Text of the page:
Two nights ago my daughter’s Thomas Jefferson Youth Certification III class had their supreme court simulation. It was fun to watch. The kids dressed up and the mentor got adults, including my attorney husband, to be Supreme Court justices who grilled the kids on their mock law briefs.
It was 18 years ago this summer that I was pregnant with baby #1. In September of that year I got to give birth to my long awaited for baby. I asked my sister in law to help at the birth. She had been to a small liberal arts college for a year and now had decided to attend midwifery college. I remember hearing about this small liberal arts college she had attended. It was in Duck Creek, Utah and was a place where students studied the classics and discussed them. Frankly, that sounded a little weird. Could students learn just by reading classics and talking about them? I had a degree from BYU. I took some classes that did exactly that but a lot of my classes involved textbooks and listening to professors lecture. I was skeptical at the time that a real education could take place in such a relaxed way but looking back, I realize now that my favorite class, an Honors class, involved reading classics and discussing them.
That small liberal arts college was George Wythe College and that baby I was pregnant with will now be attending that college this fall. One of the classmates of my sister in law was Tiffany Earl, the founder of LEMI, Leadership Education Mentoring Institute. LEMI is really cool because it teaches parents how to create a school in their own community that they own and control, and how to mentor youth in learning about early American history, Shakespeare, world history, classics, worldviews, freedom, the War Between the States, and leadership. Parents learn how to run a school, how to mentor youth to be scholars, and how to use the five environments of learning in the Thomas Jefferson Education (TJED) book. Tiffany’s daughter has been taking the TJYC class with my daughter by Skype and was there at the simulation, following in her mom’s steps of leadership education.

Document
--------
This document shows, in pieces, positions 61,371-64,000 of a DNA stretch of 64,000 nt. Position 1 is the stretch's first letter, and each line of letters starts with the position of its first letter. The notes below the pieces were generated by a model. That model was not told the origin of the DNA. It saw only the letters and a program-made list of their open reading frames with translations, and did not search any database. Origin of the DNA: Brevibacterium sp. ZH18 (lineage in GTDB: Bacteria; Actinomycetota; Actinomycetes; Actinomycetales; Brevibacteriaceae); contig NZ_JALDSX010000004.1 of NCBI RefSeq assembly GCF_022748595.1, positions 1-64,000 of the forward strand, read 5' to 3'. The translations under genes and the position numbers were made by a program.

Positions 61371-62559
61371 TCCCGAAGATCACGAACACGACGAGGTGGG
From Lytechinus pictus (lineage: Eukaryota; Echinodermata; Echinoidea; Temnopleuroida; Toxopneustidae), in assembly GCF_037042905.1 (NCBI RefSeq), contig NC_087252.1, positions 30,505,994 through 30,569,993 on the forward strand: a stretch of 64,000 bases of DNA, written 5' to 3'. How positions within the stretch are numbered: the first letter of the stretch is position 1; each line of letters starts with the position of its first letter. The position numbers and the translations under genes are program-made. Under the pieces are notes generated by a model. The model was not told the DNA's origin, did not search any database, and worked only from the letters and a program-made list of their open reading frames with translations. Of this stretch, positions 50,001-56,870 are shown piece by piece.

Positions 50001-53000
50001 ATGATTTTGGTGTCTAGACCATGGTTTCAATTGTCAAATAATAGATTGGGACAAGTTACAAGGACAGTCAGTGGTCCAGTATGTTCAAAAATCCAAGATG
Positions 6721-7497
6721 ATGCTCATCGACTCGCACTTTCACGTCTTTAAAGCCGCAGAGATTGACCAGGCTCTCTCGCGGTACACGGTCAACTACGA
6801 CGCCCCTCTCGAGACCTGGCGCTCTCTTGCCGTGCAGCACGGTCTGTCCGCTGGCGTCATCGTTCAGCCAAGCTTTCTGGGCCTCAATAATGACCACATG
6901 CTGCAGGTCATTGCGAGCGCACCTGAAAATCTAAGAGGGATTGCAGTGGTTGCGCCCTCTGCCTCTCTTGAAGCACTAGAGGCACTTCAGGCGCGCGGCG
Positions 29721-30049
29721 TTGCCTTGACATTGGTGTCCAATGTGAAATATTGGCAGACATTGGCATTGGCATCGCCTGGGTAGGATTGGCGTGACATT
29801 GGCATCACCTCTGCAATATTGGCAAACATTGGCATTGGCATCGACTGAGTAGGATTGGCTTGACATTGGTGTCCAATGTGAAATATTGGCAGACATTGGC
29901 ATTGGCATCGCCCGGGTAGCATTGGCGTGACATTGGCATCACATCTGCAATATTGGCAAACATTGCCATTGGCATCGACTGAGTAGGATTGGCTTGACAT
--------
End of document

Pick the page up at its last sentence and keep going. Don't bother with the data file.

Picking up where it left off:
When I was about 13 or 14 I had this daydream of running a school in the basement of my home for youth in my community, including my own children, who would want to study really hard and not be distracted by the social circus of public school. I’ve never had a basement big enough to do that. I realize now that that daydream I had has been fulfilled by LEMI. LEMI has trained the parents in my homeschool community to create a school for my children 12 and over who don’t have to deal with a social circus and are studying classics. That school is a commonwealth school. A commonwealth school is owned by parents and is made to last even when those parents have kids outgrow. It passes on to the next set of parents who want the same thing for their children.
I’ve been involved in another “co op” type school for homeschooled youth and it wasn’t the same. The school was controlled by one mom, not all the parents, and what that mom said was the rule. I much prefer the commonwealth school model for scholars.